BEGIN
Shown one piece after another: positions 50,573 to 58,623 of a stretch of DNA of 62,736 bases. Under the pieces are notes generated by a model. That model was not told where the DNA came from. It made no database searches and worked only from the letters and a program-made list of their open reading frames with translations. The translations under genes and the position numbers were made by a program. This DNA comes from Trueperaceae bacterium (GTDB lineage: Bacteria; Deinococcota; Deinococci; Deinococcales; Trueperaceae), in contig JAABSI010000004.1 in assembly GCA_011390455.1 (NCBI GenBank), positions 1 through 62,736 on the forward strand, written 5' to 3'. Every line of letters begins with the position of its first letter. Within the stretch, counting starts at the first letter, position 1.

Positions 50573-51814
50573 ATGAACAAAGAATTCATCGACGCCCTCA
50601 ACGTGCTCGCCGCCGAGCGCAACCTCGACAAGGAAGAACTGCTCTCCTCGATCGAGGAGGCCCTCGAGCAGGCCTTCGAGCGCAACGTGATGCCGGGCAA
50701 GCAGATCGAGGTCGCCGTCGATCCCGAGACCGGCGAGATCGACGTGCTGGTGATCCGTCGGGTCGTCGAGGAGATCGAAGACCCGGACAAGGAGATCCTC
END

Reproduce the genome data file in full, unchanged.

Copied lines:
Shown one piece after another: positions 50,573 to 58,623 of a stretch of DNA of 62,736 bases. Under the pieces are notes generated by a model. That model was not told where the DNA came from. It made no database searches and worked only from the letters and a program-made list of their open reading frames with translations. The translations under genes and the position numbers were made by a program. This DNA comes from Trueperaceae bacterium (GTDB lineage: Bacteria; Deinococcota; Deinococci; Deinococcales; Trueperaceae), in contig JAABSI010000004.1 in assembly GCA_011390455.1 (NCBI GenBank), positions 1 through 62,736 on the forward strand, written 5' to 3'. Every line of letters begins with the position of its first letter. Within the stretch, counting starts at the first letter, position 1.

Positions 50573-51814
50573 ATGAACAAAGAATTCATCGACGCCCTCA
50601 ACGTGCTCGCCGCCGAGCGCAACCTCGACAAGGAAGAACTGCTCTCCTCGATCGAGGAGGCCCTCGAGCAGGCCTTCGAGCGCAACGTGATGCCGGGCAA
50701 GCAGATCGAGGTCGCCGTCGATCCCGAGACCGGCGAGATCGACGTGCTGGTGATCCGTCGGGTCGTCGAGGAGATCGAAGACCCGGACAAGGAGATCCTC